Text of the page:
The Director of Public Prosecutions issued ‘Interim guidelines on prosecuting cases involving communications sent via social media’ today – in response to the plethora of cases that have been gathering attention over the last few years. There have been many: from the ‘Twitter Joke Trial’ to the racist tweets following the collapse of footballer Fabrice Muamba, the ‘grossly offensive’ tweets about April Jones and so forth. The issuance of such guidelines is in general a good thing – it is important that the CPS gets a better grip over the realities of the social media – and the guidelines themselves seem to represent a small step forward in that direction. It is important to understand, however, that these are just guidelines, and that what is needed, in my view at least, is a change in the law itself. That, of course, is quite rightly not the business of the DPP. It will be up to Parliament to deal with – and whether Parliament is up to the task is a huge question.
My main thoughts on the guidelines are:
- Their very existence is a good thing – they will force prosecutors to think a bit more deeply about how the social media functions
- The real test of their success or failure will not be how they look, but how they work out in practice. The proof of this pudding is very definitely in the eating. Only time will tell – but I’m not overly optimistic.
- The three types of communication separated out for comment individually (credible threats, communications targeting specific individuals, breaches of court orders) are dealt with pretty much as expected: the law is outlined in a straightforward fashion. However, with regard to the ‘credible threats’ section at least, the evidence of the Twitter Joke Trial does not inspire confidence in the interpretation – and the lack of acknowledgement (let alone contrition) from the DPP of how poorly the CPS dealt with that trial only makes that worse. Have the DPP and CPS learned from that fiasco, or have they merely licked their wounds and brooded? Again, only time will tell.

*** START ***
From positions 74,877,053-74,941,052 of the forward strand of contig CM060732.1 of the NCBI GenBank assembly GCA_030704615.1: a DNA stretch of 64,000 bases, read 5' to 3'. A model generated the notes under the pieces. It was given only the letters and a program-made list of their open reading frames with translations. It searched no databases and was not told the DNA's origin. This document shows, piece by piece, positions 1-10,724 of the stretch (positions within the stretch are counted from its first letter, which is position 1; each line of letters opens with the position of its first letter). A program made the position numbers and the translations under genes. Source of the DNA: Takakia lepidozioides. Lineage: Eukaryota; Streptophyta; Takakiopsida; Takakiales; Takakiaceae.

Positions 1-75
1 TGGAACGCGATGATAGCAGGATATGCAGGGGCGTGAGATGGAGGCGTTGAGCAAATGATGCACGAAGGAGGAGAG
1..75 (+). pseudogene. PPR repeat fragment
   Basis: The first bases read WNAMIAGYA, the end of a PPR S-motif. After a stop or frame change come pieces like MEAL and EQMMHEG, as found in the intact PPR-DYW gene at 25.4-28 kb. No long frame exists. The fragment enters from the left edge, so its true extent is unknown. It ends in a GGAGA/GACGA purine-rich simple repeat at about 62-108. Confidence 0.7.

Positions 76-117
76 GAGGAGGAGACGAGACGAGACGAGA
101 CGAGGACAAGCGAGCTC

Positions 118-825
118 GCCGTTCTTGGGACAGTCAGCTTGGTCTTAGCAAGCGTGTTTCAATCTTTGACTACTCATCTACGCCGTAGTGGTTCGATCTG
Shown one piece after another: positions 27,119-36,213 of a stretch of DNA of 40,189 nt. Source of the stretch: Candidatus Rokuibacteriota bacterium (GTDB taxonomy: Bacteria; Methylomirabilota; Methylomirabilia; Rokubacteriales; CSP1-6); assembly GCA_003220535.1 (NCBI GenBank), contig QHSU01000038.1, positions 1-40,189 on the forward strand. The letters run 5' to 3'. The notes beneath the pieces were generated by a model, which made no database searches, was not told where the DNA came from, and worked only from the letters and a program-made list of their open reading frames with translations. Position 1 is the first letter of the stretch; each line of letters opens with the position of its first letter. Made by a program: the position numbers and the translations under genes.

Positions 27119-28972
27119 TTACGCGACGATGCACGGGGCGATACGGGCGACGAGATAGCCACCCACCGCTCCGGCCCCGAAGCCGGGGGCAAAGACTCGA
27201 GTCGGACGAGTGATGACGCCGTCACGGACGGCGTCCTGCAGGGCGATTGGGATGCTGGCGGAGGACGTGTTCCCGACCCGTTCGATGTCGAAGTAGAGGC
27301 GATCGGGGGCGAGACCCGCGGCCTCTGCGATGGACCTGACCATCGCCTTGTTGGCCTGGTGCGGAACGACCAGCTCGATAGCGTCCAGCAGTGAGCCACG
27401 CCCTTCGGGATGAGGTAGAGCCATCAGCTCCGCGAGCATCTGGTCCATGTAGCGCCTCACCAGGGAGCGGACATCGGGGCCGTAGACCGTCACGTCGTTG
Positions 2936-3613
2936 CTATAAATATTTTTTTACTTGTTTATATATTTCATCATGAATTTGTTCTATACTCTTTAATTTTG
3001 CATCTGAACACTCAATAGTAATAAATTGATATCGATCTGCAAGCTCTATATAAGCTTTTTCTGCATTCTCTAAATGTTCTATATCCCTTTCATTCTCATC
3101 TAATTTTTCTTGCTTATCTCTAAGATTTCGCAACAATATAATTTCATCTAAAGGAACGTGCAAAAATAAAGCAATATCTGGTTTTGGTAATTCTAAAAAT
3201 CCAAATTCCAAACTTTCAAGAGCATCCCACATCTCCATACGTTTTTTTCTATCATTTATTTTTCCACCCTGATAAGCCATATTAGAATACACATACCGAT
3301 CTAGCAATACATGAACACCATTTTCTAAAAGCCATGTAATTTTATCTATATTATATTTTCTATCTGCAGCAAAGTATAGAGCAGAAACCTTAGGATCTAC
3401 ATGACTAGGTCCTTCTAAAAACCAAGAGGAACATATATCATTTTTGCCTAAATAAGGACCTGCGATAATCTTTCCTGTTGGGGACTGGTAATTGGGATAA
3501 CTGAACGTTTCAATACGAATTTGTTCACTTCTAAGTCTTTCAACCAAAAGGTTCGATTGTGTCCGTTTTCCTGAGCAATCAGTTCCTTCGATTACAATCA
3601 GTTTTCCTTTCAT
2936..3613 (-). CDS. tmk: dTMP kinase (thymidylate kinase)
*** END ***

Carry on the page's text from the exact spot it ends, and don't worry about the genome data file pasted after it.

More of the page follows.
- The talk of a ‘high threshold’ – emphasised in the guidelines – is very much to be welcomed. The guidelines say that prosecutors should only proceed with a case when they are satisfied that the communication in question is more than: offensive, shocking or disturbing; satirical, iconoclastic or rude comment; or the expression of unpopular or unfashionable opinion about serious or trivial matters, or banter or humour, even if distasteful to some or painful to those subjected to it. This is good – but again, time will tell how well it works out in practice.
- The suggestion that prosecutions are unlikely to be in the public interest when the communication has been swiftly removed, or remorse shown, or if it wasn’t intended for a wide audience etc is also very much to be welcomed.
Overall, then, these represent small steps, and could help – but as noted, the real test is how they work out in practice. As far as they go, these guidelines seem to be as good as we could have expected in the circumstances. The CPS cannot decide unilaterally not to apply the law – quite rightly – and this law does exist. Whether it should exist, particularly in the form that it currently exists, is another matter entirely. Parts of the law do seem to be close to unfit for purpose in the age of social media: in my opinion they need to be reassessed with some degree of urgency
In particular, the Malicious Communications Act 1988 and Section 127 of the Communications Act 2003, together with the Part 1 of the Public Order Act 1986 need a much more careful examination. More intelligent, up-to-date and sensitive interpretation can only take us part of the way – and if the CPS fails to live up to the promises in this report it may not take us far forward at all. What’s needed, in my opinion, is a new look at the law itself. The social media is now of sufficient importance that it deserves this kind of attention. The guidelines talk relatively positively about the need to take freedom of expression into account – in the current age, the social media is a crucial element of that freedom of expression. that needs to be considered very seriously indeed.